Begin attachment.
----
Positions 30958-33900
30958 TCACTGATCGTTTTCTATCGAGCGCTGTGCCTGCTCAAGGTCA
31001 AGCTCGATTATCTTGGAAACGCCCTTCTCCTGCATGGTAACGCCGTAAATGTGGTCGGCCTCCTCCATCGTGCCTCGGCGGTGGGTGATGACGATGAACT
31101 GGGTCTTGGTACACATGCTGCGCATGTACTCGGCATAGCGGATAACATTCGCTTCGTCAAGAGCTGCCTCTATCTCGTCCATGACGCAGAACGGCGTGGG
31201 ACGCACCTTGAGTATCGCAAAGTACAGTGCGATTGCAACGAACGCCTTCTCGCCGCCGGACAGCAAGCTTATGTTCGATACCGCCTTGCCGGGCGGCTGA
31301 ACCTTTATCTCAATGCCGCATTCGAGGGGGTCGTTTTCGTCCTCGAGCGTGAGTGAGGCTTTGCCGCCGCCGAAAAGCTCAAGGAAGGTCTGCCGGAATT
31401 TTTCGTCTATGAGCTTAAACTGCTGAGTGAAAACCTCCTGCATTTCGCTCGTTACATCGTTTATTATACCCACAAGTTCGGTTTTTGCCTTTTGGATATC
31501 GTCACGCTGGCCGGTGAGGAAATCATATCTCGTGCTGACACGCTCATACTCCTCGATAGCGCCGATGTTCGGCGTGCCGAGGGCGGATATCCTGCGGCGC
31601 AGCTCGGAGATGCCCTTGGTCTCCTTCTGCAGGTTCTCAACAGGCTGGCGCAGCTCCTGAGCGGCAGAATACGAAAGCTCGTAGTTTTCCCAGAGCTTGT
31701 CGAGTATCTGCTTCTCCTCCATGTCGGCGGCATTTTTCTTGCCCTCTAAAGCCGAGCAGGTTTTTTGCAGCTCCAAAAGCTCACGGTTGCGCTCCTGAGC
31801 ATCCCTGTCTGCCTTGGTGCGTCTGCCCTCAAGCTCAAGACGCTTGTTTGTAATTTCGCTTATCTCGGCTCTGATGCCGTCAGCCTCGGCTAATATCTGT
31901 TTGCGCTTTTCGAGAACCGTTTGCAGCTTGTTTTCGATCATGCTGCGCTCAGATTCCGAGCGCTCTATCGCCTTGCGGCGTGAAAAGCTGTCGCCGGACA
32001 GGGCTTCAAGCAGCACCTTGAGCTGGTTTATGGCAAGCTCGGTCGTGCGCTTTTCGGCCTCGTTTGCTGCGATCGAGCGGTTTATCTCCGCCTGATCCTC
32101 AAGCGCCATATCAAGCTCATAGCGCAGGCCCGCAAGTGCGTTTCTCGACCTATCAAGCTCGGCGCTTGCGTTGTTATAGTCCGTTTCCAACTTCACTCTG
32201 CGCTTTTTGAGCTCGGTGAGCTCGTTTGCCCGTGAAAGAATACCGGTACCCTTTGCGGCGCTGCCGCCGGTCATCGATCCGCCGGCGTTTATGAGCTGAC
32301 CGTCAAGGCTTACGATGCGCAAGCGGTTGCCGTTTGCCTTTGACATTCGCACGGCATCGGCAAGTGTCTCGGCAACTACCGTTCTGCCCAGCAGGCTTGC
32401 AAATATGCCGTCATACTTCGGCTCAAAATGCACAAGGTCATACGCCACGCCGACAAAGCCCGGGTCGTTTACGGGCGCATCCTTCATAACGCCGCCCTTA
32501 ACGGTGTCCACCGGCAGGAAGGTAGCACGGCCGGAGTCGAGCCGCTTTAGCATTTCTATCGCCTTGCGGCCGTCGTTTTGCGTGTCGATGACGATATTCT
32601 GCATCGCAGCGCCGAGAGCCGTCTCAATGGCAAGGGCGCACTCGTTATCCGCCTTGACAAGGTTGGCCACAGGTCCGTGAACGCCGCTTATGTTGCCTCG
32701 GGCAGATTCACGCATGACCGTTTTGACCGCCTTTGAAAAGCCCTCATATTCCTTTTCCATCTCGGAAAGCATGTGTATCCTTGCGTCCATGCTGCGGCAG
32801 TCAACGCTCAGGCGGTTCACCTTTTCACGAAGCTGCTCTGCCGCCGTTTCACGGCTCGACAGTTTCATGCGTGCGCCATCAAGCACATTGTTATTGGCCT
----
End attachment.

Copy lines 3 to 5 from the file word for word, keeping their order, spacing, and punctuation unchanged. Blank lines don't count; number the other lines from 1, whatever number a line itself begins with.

31001 AGCTCGATTATCTTGGAAACGCCCTTCTCCTGCATGGTAACGCCGTAAATGTGGTCGGCCTCCTCCATCGTGCCTCGGCGGTGGGTGATGACGATGAACT
31101 GGGTCTTGGTACACATGCTGCGCATGTACTCGGCATAGCGGATAACATTCGCTTCGTCAAGAGCTGCCTCTATCTCGTCCATGACGCAGAACGGCGTGGG
31201 ACGCACCTTGAGTATCGCAAAGTACAGTGCGATTGCAACGAACGCCTTCTCGCCGCCGGACAGCAAGCTTATGTTCGATACCGCCTTGCCGGGCGGCTGA